Dozens of rabbits the size of small dogs have taken over a neighborhood in Fargo, and residents are trying to find a way to get rid of them.
"Every day, I feel like the crazy rabbit lady chasing them out of the yard where they're having a [heyday]," Kayla Straabe, who lives in the South Fargo neighborhood, told ABC News. "There's at least 40 to 50 everyday, and they're in our yards and by a children's park."
Residents of in the area of 33rd Avenue told WDAY the white-tailed jackrabbits are destroying people's plants and leaving their droppings everywhere.
The city can't do anything about the animals because they are wild, ABC News says. And there is no city ordinance that deals with depopulating rabbits, according to the city's website.
So the plan right now is to, well, come up with a plan.
Some have suggested poisoning the rabbits, but officials say that can be dangerous. So instead, they suggest residents start the formal process of getting an ordinance enacted to deal with them, WDAY reports.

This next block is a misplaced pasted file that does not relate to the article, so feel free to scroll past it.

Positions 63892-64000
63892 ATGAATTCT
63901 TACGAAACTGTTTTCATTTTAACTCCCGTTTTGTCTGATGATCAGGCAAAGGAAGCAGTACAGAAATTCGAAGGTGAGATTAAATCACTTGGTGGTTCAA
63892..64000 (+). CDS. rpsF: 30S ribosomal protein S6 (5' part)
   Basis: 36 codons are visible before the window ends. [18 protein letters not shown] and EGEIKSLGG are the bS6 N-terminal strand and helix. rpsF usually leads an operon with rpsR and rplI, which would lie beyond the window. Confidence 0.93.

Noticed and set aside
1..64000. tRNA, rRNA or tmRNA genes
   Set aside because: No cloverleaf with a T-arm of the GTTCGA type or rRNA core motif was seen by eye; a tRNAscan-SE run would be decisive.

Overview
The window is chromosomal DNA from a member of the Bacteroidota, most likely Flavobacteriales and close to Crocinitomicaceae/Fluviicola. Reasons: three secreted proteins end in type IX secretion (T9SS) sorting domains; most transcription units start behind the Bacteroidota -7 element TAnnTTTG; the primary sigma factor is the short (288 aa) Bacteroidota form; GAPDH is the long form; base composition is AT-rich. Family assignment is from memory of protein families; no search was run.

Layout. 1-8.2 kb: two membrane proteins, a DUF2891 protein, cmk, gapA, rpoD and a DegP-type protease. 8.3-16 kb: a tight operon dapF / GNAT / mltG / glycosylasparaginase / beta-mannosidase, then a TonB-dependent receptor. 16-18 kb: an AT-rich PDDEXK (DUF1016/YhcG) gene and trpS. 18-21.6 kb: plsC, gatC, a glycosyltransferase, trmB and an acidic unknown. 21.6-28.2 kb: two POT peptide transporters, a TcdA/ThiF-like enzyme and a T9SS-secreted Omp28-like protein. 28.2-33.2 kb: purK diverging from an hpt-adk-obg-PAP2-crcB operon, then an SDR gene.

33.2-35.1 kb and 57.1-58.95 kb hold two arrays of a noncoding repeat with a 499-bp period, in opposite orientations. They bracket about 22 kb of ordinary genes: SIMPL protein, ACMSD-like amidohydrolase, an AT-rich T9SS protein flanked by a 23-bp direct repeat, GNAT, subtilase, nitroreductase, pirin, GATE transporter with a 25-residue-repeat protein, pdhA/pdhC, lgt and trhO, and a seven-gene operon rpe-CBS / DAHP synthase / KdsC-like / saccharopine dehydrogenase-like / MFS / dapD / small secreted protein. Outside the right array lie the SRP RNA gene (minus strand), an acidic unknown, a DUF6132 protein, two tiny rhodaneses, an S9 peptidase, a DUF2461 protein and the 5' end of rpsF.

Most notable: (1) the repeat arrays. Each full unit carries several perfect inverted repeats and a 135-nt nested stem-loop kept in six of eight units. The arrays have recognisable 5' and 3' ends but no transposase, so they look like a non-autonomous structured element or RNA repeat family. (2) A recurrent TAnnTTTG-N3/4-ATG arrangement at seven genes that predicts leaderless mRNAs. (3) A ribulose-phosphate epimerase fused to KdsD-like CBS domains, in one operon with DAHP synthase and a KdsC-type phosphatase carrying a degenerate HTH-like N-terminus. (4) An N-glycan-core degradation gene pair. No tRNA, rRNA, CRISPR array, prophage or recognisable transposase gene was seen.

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More about the big jackrabbits
Jackrabbits are actually hares – they're larger than rabbits and tend to have taller hind legs and longer ears – and can reach up to 2 feet in length, National Geographic says. Female jackrabbits can have two to four litters each year, with one to nine hares in each litter, the Northern Prairie Wildlife Research Center notes.
The animals have the ability to leap 10 feet at a time at speeds of 40 miles per hour, the Minnesota Department of Natural Resources says.
White-tailed jackrabbits frequent plains and farmlands. The hares' healthy appetite – they eat more than a pound of grasses, shrubs or bark each day – can be problematic for farmers. As a result, they're often killed for crop protection, National Geographic reports.